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First Mention: Donald Trump Unveils Trump Tower In 1983


Let's take a look into NPR's audio archives. It is where we go for something we like to call...

UNIDENTIFIED MAN #1: First mention.


That's when we locate, to the best of our ability, the moment when a well-known thing or person first showed up on NPR. Lately, we've been discovering when the current presidential candidates appeared. Today, it's Donald Trump.



MCEVERS: On NPR's MORNING EDITION on April 25, 1983 - yes, that was the 1983 version of the theme song - reporter Todd Shapira was covering the opening of a skyscraper in New York City.

TODD SHAPIRA, BYLINE: When you enter Trump Tower under the bronze portal on 5th Avenue, you're greeted by a polished doorman.

UNIDENTIFIED MAN #2: Good morning, dear lady.


UNIDENTIFIED MAN #2: Very lovely lady there, isn't she?

SHAPIRA: The lavish shopping atrium inside will feature expensive boutiques from international designers.

MCEVERS: Our reporter got a tour. He did not get to speak to Donald Trump, but he did talk at length about him.


SHAPIRA: Also moving in is the building's namesake, 37-year-old whiz kid developer Donald Trump. Trump is on his way to building himself a real estate empire in New York, but not without controversy. In 1973, the developer was sued by the Justice Department for refusing to rent to blacks. Trump is also known for making lucrative deals with New York state and for making massive political contribution. Now, Trump is fighting the city for a $50 million tax abatement for his tower, saying this Kasbah for sheiks and movie stars will provide a public benefit because it's a mixed-use building with boutiques and office space. The city has twice ruled against tax abatements for Trump Tower. Trump responded by suing the housing commissioner for $138 million.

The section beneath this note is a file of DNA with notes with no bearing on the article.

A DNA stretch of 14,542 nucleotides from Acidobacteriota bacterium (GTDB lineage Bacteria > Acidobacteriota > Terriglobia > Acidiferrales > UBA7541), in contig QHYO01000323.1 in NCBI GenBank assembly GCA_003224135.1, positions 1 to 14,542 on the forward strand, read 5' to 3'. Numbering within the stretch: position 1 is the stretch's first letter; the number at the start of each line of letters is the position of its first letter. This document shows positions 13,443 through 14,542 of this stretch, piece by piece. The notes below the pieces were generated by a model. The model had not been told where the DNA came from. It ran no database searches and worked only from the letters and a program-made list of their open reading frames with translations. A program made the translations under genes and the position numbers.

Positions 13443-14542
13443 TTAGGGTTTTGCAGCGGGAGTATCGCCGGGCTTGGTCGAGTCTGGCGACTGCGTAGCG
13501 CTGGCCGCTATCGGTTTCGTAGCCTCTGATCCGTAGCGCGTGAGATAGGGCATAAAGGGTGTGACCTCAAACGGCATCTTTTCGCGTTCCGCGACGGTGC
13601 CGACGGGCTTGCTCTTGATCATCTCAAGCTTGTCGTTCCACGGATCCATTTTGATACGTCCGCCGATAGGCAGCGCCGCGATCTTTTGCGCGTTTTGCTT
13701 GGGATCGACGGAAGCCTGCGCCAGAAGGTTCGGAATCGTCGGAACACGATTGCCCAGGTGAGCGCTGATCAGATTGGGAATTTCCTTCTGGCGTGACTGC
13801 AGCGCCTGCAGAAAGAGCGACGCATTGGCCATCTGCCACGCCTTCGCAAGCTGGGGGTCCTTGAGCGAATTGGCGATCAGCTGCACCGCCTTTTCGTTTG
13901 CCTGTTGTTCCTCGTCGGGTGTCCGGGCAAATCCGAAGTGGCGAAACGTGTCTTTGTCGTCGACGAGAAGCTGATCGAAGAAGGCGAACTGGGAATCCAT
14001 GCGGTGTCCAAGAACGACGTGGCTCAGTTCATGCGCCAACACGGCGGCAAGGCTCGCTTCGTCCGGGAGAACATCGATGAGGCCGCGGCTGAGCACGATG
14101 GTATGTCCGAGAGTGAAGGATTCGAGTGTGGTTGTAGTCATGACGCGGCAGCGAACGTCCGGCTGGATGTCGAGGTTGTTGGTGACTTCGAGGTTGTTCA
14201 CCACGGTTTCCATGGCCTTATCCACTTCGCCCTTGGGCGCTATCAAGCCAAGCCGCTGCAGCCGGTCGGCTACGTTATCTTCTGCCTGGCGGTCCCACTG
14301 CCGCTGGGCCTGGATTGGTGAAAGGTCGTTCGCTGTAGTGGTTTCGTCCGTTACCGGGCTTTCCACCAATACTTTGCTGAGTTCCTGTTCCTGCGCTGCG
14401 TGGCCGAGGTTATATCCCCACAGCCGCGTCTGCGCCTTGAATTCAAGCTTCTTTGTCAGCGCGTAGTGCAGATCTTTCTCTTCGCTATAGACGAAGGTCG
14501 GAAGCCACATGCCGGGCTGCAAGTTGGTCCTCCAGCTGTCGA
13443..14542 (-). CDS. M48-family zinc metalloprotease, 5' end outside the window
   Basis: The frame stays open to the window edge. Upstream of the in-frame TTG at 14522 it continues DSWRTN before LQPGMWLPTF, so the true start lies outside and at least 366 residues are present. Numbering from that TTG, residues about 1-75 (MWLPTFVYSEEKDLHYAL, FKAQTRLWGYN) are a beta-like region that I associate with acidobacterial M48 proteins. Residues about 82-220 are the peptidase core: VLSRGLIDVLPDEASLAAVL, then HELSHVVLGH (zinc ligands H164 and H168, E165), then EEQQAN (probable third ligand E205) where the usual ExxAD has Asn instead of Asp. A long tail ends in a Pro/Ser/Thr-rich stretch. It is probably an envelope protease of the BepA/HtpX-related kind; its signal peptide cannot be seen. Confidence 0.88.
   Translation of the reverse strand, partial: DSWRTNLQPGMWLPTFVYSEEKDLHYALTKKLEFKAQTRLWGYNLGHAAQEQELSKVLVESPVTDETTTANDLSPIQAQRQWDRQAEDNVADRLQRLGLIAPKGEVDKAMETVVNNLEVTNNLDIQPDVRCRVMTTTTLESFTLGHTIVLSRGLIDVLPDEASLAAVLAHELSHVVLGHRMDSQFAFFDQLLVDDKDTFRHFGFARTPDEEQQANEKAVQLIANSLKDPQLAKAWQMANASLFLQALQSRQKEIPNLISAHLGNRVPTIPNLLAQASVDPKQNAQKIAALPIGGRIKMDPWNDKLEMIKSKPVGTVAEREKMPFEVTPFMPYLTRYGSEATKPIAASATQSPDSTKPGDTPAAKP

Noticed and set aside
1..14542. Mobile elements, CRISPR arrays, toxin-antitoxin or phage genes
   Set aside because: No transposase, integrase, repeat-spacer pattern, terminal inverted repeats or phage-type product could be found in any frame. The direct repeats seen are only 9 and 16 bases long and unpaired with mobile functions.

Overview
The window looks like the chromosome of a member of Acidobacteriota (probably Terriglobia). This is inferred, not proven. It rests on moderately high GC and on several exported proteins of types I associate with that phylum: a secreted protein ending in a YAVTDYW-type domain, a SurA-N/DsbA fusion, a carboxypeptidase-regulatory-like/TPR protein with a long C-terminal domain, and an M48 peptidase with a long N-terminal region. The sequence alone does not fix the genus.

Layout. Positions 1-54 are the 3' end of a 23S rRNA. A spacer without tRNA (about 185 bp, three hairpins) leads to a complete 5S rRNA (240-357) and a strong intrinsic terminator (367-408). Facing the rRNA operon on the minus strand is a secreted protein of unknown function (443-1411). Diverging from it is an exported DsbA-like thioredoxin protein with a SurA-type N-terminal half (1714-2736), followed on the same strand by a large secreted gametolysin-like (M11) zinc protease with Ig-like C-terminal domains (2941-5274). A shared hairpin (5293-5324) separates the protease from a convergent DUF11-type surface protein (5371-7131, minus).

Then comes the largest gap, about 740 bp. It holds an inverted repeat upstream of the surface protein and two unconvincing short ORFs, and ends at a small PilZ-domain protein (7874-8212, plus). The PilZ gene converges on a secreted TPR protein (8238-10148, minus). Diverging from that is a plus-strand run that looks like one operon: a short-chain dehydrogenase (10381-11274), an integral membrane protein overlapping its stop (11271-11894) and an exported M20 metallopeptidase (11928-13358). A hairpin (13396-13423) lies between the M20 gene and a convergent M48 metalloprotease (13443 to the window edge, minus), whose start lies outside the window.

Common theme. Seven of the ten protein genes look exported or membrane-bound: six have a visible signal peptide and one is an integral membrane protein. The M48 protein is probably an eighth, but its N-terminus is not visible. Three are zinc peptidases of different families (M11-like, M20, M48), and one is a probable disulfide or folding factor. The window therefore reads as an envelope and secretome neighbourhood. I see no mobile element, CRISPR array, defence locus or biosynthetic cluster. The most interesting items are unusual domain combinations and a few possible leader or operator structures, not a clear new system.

MCEVERS: By the way, Trump did settle that racial bias case brought by the Justice Department, but did not admit any wrongdoing.

CORNISH: NPR listeners would then have to wait two years before they got to hear directly from the future reality show star and presidential candidate. It came in a story about quarterback Doug Flutie joining the New Jersey Generals.

MCEVERS: The Generals were a short-lived team for a short-lived league called the United States Football League. It was like an alternative to the NFL. Trump used to own the Generals. And when he hired Flutie, MORNING EDITION aired this story by reporter Jon Kalish on February 6, 1985.


JON KALISH, BYLINE: It was Donald Trump, the wealthy New York builder and owner of the Generals, who first compared Flutie to Joe Namath. There are some who believe Trump has acquired players like Flutie and running back Hershel Walker to aid the USFL's anti-trust suit against the NFL. One sports columnist described Trump's motivation this way - Donald Trump knows the only way for the NFL to accept Donald Trump is for the Generals to have players the NFL needs. In any event, Trump says Flutie is good for his team and the league.

DONALD TRUMP: Doug gives tremendous credibility to the league. Ticket sales are going through the roof, and I'm not only talking about our team. I'm talking about many of the teams. Most of the teams were way up, and that's great. And that's largely attributable to Doug and to the league itself.

CORNISH: Donald Trump in 1985, being heard on NPR for the first time.

MCEVERS: Incidentally, the New Jersey Generals only played three seasons. And the whole United States Football League fell apart a year after that story. Transcript provided by NPR, Copyright NPR.

NPR transcripts are created on a rush deadline by an NPR contractor. This text may not be in its final form and may be updated or revised in the future. Accuracy and availability may vary. The authoritative record of NPR’s programming is the audio record.